This evening, Holohan said that contact tracing is still ongoing. 

But he was clear that this incident doesn’t move Ireland from the containment to the mitigation phase of response to Covid-19. 

No other schools are being told to close and no restrictions on flights from northern Italy are being introduced. 

Dr Cillian De Gascun, virologist and chair of the HSE’s Coronavirus Expert Advisory Group, said last night:

Nothing really changes for Ireland, we’re still in the containment phase.

In a statement last might Health Minister Simon Harris said he had notified Taoiseach Leo Varadkar of the case and urged people to heed the advice of health officials. 

Earlier yesterday the Taoiseach and Harris held a conference call with Northern Ireland First and Deputy First Ministers Arlene Foster and Michelle O’Neill and health officials from either side of the border to discuss the all-island response to the crisis. 

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What’s the latest advice from the HSE? 

The HSE’s main advice page on the coronavirus has been changed overnight to note the new case. 

In a section detailing the risk of catching the virus, the latest advice says:

The risk of catching coronavirus in Ireland is still low. This may change. However, most people may continue to go to work, school and other public places, as usual.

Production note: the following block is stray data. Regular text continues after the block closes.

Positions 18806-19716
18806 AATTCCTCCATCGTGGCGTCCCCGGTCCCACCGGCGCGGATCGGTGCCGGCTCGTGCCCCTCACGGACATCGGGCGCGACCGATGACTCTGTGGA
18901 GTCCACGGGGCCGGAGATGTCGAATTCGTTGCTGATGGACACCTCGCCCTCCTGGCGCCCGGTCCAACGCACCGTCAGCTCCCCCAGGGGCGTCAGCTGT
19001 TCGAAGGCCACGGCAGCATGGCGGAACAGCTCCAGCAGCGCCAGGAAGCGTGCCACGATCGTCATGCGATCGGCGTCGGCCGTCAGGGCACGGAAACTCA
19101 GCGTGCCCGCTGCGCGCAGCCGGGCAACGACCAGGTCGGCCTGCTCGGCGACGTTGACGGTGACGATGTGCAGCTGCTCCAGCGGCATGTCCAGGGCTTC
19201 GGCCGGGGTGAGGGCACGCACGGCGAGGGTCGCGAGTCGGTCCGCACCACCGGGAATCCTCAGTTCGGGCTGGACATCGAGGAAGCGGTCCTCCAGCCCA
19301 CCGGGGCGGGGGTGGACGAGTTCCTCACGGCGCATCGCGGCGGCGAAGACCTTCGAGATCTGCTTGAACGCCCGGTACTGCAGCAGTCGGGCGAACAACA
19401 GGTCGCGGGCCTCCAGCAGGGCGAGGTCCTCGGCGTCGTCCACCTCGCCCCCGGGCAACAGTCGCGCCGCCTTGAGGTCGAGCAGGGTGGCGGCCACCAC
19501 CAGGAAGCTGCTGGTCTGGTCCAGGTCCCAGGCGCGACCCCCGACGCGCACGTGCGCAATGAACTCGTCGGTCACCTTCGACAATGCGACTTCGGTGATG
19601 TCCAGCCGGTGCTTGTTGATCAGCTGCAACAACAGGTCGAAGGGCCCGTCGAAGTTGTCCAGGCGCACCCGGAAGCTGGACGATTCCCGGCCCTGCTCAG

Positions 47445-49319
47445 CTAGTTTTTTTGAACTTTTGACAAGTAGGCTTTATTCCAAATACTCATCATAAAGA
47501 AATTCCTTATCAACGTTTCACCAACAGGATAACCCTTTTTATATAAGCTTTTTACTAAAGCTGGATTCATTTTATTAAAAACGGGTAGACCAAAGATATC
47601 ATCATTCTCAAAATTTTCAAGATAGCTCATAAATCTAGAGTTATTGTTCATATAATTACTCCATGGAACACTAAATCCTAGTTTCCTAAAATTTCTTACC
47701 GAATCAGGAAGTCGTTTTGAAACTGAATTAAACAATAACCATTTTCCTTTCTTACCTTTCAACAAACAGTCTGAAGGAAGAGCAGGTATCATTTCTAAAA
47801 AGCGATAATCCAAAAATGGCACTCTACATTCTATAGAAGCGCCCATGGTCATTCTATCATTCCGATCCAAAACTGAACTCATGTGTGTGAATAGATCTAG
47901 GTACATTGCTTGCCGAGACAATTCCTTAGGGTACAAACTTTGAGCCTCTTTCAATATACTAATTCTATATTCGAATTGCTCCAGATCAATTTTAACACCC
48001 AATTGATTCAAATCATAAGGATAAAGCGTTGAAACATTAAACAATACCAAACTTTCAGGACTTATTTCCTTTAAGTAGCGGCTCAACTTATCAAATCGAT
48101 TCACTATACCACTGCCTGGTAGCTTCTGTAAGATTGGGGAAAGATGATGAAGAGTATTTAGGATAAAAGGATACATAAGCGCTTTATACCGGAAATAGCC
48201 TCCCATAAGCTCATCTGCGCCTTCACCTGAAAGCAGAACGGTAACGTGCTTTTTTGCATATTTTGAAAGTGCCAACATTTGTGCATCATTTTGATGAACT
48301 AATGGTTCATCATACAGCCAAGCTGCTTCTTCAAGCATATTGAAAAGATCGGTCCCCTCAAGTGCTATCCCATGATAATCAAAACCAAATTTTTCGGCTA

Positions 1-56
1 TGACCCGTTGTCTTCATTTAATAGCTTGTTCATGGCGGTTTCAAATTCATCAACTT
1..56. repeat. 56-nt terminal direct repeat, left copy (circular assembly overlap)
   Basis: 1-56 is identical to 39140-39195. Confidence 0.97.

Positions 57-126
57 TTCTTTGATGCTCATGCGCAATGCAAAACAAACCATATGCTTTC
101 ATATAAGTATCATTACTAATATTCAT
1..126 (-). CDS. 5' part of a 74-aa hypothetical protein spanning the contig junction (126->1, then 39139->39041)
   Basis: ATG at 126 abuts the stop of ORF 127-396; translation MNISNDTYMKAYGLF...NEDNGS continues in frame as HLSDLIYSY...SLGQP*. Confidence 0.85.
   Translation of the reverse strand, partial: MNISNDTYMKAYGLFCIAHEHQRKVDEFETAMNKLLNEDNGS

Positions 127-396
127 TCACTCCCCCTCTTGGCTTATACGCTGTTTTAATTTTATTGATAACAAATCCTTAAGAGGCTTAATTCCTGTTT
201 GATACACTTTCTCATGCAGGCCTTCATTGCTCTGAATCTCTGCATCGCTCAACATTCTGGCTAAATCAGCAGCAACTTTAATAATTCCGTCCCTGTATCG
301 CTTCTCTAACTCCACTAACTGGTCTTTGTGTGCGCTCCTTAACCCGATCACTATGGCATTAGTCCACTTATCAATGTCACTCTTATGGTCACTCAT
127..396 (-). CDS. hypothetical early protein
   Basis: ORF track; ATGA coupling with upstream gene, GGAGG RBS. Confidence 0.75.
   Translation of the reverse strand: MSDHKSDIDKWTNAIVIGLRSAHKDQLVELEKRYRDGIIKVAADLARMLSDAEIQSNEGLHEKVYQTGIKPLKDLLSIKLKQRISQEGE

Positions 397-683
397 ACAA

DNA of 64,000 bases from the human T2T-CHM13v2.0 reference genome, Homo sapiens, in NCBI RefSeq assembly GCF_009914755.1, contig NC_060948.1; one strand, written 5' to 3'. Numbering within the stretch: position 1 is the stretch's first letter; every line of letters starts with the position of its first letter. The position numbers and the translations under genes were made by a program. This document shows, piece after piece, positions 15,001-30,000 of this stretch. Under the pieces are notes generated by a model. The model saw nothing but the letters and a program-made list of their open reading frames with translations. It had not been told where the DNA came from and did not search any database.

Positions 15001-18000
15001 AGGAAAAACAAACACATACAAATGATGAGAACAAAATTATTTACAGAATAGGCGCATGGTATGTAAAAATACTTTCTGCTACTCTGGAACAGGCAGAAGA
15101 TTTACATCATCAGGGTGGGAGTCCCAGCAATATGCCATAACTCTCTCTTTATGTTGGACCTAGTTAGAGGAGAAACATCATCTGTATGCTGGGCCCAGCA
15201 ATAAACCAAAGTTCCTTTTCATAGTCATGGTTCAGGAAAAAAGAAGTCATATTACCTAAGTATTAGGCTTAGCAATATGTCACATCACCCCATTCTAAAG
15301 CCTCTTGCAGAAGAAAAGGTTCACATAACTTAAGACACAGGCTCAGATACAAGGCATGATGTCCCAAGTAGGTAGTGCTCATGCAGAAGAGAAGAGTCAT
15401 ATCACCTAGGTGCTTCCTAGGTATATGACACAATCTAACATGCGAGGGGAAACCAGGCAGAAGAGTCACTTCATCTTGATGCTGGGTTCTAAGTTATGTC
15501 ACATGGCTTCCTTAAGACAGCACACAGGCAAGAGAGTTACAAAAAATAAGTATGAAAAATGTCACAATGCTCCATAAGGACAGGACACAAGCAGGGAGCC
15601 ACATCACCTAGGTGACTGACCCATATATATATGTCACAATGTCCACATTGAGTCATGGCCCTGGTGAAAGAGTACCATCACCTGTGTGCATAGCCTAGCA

Anyone who knows they have been in close contact with a confirmed case in the last 14 days and has symptoms (cough, shortness of breath, fever) should:

  • Isolate themselves from other people – this means going into a different, well-ventilated room, with a phone
  • Phone their GP, or emergency department – if this is not possible, phone 112, or 999
  • In a medical emergency (if you have severe symptoms) phone 112 or 999

Close contact means either:

  • Face-to-face contact
  • Spending more than 15 minutes within 2 metres of an infected person
  • Living in the same house as an infected person

More details on how to protect yourself from Covid-19 are available on the HSE website


What’s the latest travel advice? 

These are the places where there has been a spread of Covid-19: 

  • China
  • Hong Kong
  • Singapore
  • South Korea
  • Iran
  • Japan
  • the following regions in Italy – Lombardy, Veneto, Emilia-Romagna or Piedmont

People who have been to one of the areas listed here in the last 14 days and who are feeling well are being advised to carry on with their normal routine (more here from the HSE). 

People who have been to one of those areas and who are not feeling well are advised to: 

  • Phone your GP or local emergency department (ED) without delay.
  • Do not go to your GP or ED. Phone them first. If you do not have a GP, phone 112 or 999.
  • Tell them about your symptoms. Give them the details about your situation.
  • Avoid contact with other people by self-isolating.

Symptoms include: cough, shortness of breath, fever

You can find the latest Department of Foreign Affairs travel advice here


When will we know more?

From now on, there will be a briefing every day for the media on Covid-19. 

We will hear more from public health officials tomorrow.'s coronavirus newsletter cuts through the misinformation and noise with the clear facts you need to make informed choices. Sign up here